The "State Theatre/Michigan Downtowns Project," an initiative to offer start-up funding for efforts to revitalize derelict, depressed downtown theaters across Michigan, is borrowing on a familiar theme — helping communities help themselves.
Filmmaker and Traverse City Film Festival co-founder Michael Moore said he will use the estimated $650,000 to $1 million in state film tax credits he expects to receive from his Traverse City-based production "Capitalism: A Love Story" to get things started.
The aim is to jump-start efforts to reopen vacant theaters, give a boost to those that are open but struggling, and even create downtown movie theaters where none exist.
The true keys to the effort, besides start-up grants, are that the theaters would have to become nonprofits and the operators will learn about the volunteer system that has so helped the State Theatre. The use of volunteers has been a key to revitalization efforts since the start.
Before Moore, photographer John Williams and writer Doug Stanton conjured up the Traverse City Film Festival in 2005, a multi-year effort to restore the State was stalled, even after the community poured tens of thousands of dollars into the cause.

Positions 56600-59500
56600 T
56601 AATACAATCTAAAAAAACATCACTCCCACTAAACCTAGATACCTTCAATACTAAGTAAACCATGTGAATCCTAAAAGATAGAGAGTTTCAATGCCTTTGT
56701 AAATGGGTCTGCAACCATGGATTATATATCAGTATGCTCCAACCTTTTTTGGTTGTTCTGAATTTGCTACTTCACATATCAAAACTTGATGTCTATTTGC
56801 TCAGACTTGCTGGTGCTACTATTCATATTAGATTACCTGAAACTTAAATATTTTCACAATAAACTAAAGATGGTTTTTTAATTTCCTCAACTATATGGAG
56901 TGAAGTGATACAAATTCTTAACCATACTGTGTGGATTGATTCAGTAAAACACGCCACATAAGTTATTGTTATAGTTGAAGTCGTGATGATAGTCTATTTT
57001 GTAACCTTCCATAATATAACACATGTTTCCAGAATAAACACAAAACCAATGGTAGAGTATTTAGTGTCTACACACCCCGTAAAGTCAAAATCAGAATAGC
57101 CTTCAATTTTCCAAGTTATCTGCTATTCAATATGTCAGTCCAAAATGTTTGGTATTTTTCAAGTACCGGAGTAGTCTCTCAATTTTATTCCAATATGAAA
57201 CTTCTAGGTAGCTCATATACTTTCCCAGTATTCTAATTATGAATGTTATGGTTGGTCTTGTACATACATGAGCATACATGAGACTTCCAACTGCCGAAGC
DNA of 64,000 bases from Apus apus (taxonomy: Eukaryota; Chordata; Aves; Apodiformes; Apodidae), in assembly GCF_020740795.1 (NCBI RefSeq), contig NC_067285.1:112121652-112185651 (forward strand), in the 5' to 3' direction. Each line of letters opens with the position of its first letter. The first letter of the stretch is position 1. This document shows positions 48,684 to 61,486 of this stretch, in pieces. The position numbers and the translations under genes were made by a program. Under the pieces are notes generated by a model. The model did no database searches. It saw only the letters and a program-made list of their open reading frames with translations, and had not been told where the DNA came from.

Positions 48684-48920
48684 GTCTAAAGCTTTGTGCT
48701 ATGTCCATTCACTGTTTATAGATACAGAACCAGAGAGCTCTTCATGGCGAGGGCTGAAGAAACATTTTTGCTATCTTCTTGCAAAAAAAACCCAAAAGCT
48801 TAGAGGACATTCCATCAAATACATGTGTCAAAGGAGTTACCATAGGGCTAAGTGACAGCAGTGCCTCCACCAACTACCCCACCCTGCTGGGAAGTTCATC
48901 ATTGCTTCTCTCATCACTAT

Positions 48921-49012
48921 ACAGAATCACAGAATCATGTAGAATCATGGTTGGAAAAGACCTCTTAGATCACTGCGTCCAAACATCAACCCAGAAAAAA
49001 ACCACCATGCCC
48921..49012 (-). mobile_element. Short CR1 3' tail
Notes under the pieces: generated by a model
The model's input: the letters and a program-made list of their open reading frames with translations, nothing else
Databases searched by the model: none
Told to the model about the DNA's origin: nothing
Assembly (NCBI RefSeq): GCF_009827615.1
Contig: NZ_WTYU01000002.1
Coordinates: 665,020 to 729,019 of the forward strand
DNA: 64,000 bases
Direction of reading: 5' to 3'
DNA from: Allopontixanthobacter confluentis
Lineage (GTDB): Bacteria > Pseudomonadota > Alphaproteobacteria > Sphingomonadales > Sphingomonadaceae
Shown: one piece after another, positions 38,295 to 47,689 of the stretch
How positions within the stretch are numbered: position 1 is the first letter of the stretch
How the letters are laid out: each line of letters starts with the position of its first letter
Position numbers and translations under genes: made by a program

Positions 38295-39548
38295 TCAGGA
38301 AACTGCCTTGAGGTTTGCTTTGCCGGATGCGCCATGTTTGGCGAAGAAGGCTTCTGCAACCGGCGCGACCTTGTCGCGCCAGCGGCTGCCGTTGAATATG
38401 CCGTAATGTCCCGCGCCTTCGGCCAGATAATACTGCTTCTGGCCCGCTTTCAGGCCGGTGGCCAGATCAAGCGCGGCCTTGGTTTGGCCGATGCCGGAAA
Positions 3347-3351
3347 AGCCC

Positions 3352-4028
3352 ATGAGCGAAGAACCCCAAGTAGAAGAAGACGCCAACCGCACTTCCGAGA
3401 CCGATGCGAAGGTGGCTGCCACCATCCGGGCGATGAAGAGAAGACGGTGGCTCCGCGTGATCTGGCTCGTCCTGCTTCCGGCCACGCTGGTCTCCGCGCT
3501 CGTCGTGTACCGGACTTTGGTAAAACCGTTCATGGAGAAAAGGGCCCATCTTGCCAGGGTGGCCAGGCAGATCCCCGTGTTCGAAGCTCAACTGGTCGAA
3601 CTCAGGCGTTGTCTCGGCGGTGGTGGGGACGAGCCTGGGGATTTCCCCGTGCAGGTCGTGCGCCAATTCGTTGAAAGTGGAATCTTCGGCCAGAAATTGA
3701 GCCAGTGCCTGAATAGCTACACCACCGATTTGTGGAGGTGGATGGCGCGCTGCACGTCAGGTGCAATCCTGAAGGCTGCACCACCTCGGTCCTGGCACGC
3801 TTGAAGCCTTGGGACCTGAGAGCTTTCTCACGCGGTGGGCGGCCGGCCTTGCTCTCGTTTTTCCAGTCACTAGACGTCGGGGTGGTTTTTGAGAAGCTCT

The festival made the theater its home base, and it was busy again — at least during festival week.
In 2007, though, things changed, big time. Rotary Charities essentially gave the theater to Moore and the festival, and he and others spent more than $300,000 to restore its faded glory.
The difference, however, was thousands of hours of volunteer labor. Dozens of people offered their time to do the grunt work, the cleaning and hauling and getting dirty that made it go.
When the amazing rebirth was done, the volunteers kept coming. Many people donate time at the State during the year, doing everything from selling popcorn to picking it up off the floor.
During the film festival, the sixth edition of which wraps up today, more than 700 people volunteer their time to be ushers, work the concession counter or the box office, do the heavy lifting behind the scenes and drive people around.
It's fair to say that neither effort — the daily operation of the State or the festival — could happen without them. Sure, there are some paid positions for both the year-round operation of the State and the Film Festival, but the volunteers are the engine.
It's that sense of ownership that will decide the success of the Michigan Downtowns Project. If a community embraces the idea and follows the nonprofit and volunteer model that has been established here, it can work. Traverse City has seen what can happen when the community steps up.
Look around today at all the folks sporting their "staff" T-shirts and think about what wouldn't happen without them. That's ownership, and that kind of ownership makes things happen.